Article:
Germany’s Federal Network Agency, the Bundesnetzagentur (BNetzA), published on Thursday a set of planned additional security requirements for telco networks within the country, which are due to appear in draft form during the Northern Hemisphere’s spring.
The BNetzA pointed out that the requirements will apply to all networks, not just 5G.
“Systems may only be sourced from trustworthy suppliers whose compliance with national security regulations and provisions for the secrecy of telecommunications and for data protection is assured,” the first requirement BNetzA states.
“Network traffic must be regularly and constantly monitored for any abnormality and, if there is any cause for concern, appropriate protection measures must be taken.”
Further, components may only be used if they are certified by the Federal Office for Information Security and have undergone approved, regular testing.
“Proof must be provided that the hardware tested for the selected, security-related components and the source code at the end of the supply chain are actually deployed in the products used,” BNetzA said.
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The planned requirements will force German telcos to avoid using a single vendor, and only “trained professionals” will be allowed to work in security-related areas. In situations where telcos outsource this type of work, “professionally competent, reliable, and trustworthy contractors” must be used.
“We revise the security requirements on a regular basis in light of the current security situation and technological developments,” Bundesnetzagentur president Jochen Homann said.
“Security requirements apply to all network operators and service providers, irrespective of the technology they deploy. All networks, not just individual standards like 5G, are included.”
The German publication comes as Huawei announced yesterday it had filed to sue the US government.
Huawei rotating chair Guo Ping said in Shenzhen on Thursday that the company was seeking a declaratory judgement that the National Defense Authorization Act, which forbids US government entities from using Huawei or ZTE equipment, as unconstitutional, as well as seeking a permanent injunction against the restrictions.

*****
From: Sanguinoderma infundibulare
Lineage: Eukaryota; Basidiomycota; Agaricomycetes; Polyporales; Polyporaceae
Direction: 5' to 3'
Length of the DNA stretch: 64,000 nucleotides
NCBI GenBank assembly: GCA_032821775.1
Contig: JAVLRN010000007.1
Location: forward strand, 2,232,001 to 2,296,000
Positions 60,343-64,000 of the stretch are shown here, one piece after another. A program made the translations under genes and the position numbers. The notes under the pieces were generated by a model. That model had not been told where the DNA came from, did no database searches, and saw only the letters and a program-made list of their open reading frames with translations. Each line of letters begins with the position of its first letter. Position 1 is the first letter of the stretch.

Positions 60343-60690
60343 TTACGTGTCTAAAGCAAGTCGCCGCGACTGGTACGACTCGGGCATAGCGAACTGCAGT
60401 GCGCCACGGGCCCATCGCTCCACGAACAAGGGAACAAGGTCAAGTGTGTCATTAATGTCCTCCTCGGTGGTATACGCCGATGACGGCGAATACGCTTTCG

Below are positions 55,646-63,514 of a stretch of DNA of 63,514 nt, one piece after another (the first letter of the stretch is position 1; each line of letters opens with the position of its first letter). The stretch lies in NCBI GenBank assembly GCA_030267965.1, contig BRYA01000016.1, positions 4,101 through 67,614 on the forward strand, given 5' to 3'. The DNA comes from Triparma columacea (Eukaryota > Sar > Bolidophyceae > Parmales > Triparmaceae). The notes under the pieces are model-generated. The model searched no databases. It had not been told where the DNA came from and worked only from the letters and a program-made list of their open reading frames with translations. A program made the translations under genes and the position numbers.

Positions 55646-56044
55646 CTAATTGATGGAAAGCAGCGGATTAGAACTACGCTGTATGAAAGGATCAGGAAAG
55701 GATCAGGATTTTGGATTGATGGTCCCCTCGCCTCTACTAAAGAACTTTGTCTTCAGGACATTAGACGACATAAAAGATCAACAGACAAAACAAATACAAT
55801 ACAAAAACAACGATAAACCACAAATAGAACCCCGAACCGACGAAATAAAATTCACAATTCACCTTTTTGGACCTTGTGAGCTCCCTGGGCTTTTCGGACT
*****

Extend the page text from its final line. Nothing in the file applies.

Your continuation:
“The US government has long branded Huawei a threat. It has hacked our servers and stolen our emails and source code,” Guo Ping said. “Despite this, the US government has never provided any evidence supporting their accusations that Huawei poses a cybersecurity threat.
“Still, the US government is sparing no effort to smear the company and mislead the public about Huawei. Even worse, the US government is trying to block us from the 5G markets in other countries.”
At the end of last year, reports said the Five Eyes alliance containing the US, the UK, Australia, Canada, and New Zealand, was passing classified information on Chinese foreign interference to countries such as Germany and Japan.
In December, the Czech Republic’s National Cyber and Information Security Agency issued a warning against equipment Huawei and ZTE.
See: Cheat sheet: How to become a cybersecurity pro (TechRepublic)
“China’s laws, among other things, require private companies residing in China to cooperate with intelligence services, therefore introducing them into the key state systems might present a threat,” says the director of NCISA Dusan Navrátil.
Navrátil also warned that China “actively pursues its interests in the territory of the Czech Republic, including influence and espionage intelligence activities”.
Earlier this week, former Australian Prime Minister Malcolm Turnbull said the ban Australia placed on Huawei was not done at the behest of another nation or for protectionist reasons, but because it defended Australia’s sovereignty and as a “hedge against changing times”.
“It is important to remember that a threat is the combination of capability and intent,” he said.
“Capability can take years, decades to develop. And in many cases won’t be attainable at all. But intent can change in a heartbeat.”
Turnbull bemoaned that the Five Eyes members did not have a company capable of competing in 5G.
“In many discussions with my western counterparts, I raised the concern that we, and in particular the Five Eyes, had got to the point where there were now essentially four leading vendors of 5G systems — two Chinese, Huawei and ZTE, and two European, Ericsson and Nokia,” Turnbull said.
“With the benefit of hindsight it beggars belief that the countries which pioneered wireless technology — the United States, the UK, Germany, Japan and with WiFi, Australia — have got to the point where none of them are able to present one of their own telcos [as] a national, or a Five Eyes, champion in 5G.”
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